about the lack of salting/gritting of the pavements and footpaths around
the town  Certainly some of those I use are quite icy  The road gritter
seems to have been round but pavements seem to have a lower priority.

We were not sure if the pavement gritter has been out - there is not a
lot of evidence that it has been.  Our chair, David Prescot, asked
Graham Houston, our elected member of the administration of SC and posed
the questions:

*  What has happened? - has the Council changed its priorities?

*  Given the priority being given to Active Travel and the critical
importance of avoiding fall injuries to reduce the load on our hospitals
(and reduce the risks of people catching Covid in hospital)  then
gritting and salting the pavements seems like a critically important

*  I understand that some community volunteers have been out in places,
especially where there are vulnerable people but there is not a lot of
grit for them to use - and with DIY stores shut less chance of getting

Alan Booth



From: Councillor Graham Houston

I also have had some people in touch with me and I did notice that the
pavement on the High Street  just at the library was particularly bad.

The pavement tractor has been doing the usual route in the early
mornings but I think it did miss one day last week and I am still
waiting to hear the reason for that.  I reported it at the time to Bruce

We moved to priority 3 treatment on Wednesday and as of yesterday we
will have had a period of 120 hours adverse weather and a 5 day weather
forecast predicting severe weather wintery conditions which means the
treatment moves to priority 4 routes.

Priority 4 routes cover the remainder of the public road network. Within
Priority 4 routes; priority will be given to locations such as difficult
junctions, gradients, bends or short, sharp incline, together with
reasonable lengths of carriageway adjacent to these specific problems.
I have asked Bruce Reekie if a drop of salt/grit mixture could be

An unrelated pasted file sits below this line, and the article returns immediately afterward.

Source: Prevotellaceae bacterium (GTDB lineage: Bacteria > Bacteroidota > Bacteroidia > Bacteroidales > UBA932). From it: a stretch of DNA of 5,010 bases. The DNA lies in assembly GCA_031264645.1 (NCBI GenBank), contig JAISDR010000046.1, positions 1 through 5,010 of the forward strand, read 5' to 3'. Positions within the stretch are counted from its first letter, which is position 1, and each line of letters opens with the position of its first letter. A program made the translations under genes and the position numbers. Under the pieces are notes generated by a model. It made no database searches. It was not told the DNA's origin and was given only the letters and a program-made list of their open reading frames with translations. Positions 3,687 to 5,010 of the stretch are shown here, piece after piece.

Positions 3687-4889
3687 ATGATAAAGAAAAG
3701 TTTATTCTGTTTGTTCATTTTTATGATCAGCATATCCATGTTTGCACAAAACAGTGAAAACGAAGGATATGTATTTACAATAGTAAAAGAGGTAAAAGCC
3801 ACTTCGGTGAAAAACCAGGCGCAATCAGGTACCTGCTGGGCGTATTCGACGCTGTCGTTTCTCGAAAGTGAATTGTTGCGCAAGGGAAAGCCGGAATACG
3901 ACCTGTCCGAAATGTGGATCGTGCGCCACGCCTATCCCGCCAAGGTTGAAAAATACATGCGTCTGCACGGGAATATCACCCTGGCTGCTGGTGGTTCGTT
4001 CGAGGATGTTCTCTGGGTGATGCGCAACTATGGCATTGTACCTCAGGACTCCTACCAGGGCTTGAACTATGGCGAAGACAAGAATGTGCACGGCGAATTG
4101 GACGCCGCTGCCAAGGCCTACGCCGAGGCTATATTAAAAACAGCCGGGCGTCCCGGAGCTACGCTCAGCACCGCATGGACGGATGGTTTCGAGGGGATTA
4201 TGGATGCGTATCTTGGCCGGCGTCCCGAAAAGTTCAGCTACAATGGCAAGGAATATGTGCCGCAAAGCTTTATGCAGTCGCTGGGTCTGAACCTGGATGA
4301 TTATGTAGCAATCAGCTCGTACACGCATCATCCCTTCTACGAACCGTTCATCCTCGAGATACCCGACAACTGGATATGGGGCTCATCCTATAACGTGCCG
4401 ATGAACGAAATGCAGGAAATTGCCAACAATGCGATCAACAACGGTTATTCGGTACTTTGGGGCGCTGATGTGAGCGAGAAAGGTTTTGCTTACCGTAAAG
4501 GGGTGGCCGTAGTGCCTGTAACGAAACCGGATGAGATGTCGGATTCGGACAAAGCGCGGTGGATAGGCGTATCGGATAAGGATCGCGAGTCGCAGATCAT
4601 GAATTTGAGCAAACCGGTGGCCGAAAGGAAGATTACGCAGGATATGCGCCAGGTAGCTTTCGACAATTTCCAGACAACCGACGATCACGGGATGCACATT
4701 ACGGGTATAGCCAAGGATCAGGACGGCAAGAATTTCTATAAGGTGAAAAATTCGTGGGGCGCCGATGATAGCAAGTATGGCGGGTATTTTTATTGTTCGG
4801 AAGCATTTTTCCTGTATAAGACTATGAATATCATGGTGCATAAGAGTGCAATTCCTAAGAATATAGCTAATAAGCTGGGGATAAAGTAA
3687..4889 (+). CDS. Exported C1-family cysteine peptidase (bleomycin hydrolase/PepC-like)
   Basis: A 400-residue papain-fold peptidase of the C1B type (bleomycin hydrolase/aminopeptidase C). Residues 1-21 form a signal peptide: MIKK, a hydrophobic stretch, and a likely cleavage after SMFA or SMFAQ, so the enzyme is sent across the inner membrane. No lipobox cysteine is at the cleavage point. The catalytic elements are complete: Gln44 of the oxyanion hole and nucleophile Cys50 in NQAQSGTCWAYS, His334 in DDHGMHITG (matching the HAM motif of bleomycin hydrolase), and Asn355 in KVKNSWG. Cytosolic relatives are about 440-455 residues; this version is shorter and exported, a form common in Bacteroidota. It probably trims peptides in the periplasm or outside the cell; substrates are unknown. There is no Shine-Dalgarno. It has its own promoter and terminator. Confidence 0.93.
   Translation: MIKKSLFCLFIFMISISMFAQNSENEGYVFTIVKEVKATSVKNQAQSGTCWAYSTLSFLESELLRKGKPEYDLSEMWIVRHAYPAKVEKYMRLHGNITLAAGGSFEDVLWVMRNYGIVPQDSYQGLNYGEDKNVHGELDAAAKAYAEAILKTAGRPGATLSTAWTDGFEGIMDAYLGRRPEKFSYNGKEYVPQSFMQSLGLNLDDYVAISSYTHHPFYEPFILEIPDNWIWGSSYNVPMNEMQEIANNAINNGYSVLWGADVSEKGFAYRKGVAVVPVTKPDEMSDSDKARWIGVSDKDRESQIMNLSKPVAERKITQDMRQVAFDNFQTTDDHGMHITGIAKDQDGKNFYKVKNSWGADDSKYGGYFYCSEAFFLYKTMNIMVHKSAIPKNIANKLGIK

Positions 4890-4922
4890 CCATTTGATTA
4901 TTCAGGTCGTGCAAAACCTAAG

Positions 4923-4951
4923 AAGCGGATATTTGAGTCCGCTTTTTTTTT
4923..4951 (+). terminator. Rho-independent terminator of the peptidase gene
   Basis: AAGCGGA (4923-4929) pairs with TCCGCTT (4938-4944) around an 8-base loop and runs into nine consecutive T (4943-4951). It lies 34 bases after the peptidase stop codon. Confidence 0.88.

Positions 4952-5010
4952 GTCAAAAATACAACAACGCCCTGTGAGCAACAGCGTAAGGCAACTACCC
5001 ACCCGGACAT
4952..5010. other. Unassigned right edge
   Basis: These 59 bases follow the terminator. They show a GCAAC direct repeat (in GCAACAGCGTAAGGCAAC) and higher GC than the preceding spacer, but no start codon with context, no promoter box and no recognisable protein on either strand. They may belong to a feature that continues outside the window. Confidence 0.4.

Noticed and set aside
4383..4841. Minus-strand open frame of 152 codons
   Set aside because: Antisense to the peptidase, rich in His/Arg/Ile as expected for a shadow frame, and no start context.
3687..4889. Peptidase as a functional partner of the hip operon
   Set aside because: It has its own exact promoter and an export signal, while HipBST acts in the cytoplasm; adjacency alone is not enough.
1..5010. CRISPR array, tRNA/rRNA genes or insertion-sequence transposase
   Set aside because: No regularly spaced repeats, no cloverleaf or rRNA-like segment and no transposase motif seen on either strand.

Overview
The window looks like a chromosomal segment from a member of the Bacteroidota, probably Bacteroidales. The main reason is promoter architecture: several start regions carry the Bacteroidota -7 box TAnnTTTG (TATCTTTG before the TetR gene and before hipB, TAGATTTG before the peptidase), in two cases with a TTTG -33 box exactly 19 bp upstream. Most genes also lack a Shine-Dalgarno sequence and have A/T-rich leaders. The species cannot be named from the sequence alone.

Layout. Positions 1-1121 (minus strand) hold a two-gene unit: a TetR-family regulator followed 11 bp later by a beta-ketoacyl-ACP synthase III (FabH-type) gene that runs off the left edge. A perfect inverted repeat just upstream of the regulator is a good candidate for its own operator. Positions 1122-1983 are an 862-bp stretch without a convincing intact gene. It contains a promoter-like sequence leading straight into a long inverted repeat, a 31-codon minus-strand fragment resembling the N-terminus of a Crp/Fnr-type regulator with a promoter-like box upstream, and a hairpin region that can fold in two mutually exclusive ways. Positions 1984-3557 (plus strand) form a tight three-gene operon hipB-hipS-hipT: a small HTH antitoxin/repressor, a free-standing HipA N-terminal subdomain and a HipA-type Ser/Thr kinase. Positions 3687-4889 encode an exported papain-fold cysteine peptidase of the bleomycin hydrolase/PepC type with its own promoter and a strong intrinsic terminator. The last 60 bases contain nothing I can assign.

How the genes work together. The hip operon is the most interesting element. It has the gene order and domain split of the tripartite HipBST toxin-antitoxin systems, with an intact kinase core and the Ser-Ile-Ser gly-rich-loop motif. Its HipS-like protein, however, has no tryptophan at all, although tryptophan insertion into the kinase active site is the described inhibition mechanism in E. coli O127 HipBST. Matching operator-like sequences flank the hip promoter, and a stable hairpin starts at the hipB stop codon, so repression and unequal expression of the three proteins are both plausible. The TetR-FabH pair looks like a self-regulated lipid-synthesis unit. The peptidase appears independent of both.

deposited at the Millrow Car park for the public to help themselves as
it looks like this cold spell with be with us for a few days yet.

I attach the detailed policy covering the implementation of the various
priorities which I hope Is helpful.

Graham Houston


The Friends of Holmehill contacted the website team with an update about the new owners’ plans for Holmehill. Here is their email


We recently asked The Carman Family Foundation for an update as to what has happened over the last few month. The response from Bill Carman is below:


Over the last few months:


1. The Braeport meadow has been tilled and the seedling trees removed. 54 small-medium sized decorative trees have been planted in groups of 3, with 10 more (a bit bigger) to go. Some outlines of paths have been created - these will probably be finished with plastic matting and grass growing through the plastic.

2. The paths on the top have had leaves removed.

3. The paths going down to ground level have also been cleared to a reasonable state. We need to think of more permanent solutions.

4. The chip paths need an alternative surface - any ideas of what might look natural yet last for a few years? The weeds on either side have been dug out.

5. Some of the Scots pines have been eaten (rabbits?). They have been replaced and tubes now keep the rabbits out with wire mesh to keep the deer off them.

6. Around the grasses next to the tennis court we  have planted a bamboo hedge.

7. Wire has been put back into the metal posts of the old fence to stop people tumbling down the hill

8. 150 longer tubes were supplied by the Woodland Trust to replace the short tubes.


Next year jobs include:


1. Planning for a pond at the bottom of the meadows

2. Moving the shed next to the red lodge (or getting a new hut) for storage of garden equipment.

3. Planting snowdrops in february.

4. We are in discussions with people on types of plants to put under the new trees on the meadow. We want colourful plants of all sizes which will attract pollinators and birds. All suggestions welcomed.